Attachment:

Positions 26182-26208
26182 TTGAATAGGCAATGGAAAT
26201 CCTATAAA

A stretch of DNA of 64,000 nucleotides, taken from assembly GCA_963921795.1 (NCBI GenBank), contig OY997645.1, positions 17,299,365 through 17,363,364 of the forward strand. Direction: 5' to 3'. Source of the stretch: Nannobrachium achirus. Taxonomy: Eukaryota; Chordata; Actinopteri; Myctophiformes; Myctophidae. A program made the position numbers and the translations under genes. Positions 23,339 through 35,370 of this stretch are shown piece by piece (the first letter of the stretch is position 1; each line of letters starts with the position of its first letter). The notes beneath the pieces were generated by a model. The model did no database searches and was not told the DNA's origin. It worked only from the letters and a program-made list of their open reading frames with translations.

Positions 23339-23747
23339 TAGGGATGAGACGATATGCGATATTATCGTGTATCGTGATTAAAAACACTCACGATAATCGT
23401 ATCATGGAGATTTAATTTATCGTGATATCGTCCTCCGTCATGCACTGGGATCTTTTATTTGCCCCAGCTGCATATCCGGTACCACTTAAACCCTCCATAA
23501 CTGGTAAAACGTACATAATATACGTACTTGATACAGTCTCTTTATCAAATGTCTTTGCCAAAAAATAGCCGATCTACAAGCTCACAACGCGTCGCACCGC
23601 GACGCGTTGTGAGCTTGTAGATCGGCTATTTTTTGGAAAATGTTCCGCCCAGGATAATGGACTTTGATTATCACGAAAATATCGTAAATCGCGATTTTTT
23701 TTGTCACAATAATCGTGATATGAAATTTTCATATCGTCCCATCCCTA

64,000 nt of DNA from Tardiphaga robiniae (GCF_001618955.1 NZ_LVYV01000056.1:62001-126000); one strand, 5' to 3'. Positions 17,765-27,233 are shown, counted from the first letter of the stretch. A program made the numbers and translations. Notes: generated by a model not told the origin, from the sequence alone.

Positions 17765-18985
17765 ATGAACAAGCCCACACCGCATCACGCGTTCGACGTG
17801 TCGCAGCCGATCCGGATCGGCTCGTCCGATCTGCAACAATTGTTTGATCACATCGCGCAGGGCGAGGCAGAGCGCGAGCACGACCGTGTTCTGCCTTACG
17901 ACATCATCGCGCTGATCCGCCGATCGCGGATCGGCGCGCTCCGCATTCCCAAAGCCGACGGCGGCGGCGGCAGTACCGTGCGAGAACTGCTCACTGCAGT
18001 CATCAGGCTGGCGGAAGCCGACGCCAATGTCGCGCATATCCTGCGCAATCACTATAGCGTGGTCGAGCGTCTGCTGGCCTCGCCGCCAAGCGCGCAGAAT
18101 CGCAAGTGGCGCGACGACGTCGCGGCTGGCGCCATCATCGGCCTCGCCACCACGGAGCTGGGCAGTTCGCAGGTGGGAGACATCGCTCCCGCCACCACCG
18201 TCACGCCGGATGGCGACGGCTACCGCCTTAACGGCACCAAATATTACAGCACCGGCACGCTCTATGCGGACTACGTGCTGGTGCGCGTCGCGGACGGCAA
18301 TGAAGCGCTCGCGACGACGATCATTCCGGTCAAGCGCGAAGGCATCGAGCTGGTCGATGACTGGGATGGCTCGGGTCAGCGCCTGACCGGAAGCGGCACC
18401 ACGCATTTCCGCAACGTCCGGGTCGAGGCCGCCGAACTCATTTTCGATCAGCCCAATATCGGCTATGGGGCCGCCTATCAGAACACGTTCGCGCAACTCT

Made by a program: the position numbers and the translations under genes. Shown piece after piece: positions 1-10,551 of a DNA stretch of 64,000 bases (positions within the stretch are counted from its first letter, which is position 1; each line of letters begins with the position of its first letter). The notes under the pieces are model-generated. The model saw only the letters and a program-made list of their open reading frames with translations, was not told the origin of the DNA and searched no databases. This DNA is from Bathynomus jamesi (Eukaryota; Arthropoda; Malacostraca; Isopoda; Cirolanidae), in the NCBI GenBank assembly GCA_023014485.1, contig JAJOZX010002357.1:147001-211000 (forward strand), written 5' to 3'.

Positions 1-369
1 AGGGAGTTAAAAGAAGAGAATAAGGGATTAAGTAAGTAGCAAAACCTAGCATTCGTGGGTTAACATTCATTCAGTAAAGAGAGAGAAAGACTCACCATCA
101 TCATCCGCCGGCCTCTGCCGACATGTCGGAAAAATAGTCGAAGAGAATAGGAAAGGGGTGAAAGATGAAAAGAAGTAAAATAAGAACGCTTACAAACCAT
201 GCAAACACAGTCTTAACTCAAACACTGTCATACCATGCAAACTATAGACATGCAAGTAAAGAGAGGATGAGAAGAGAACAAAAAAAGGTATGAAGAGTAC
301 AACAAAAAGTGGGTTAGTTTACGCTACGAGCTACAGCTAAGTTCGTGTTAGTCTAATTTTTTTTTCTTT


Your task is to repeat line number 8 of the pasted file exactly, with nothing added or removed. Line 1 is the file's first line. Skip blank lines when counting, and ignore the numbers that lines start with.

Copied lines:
23501 CTGGTAAAACGTACATAATATACGTACTTGATACAGTCTCTTTATCAAATGTCTTTGCCAAAAAATAGCCGATCTACAAGCTCACAACGCGTCGCACCGC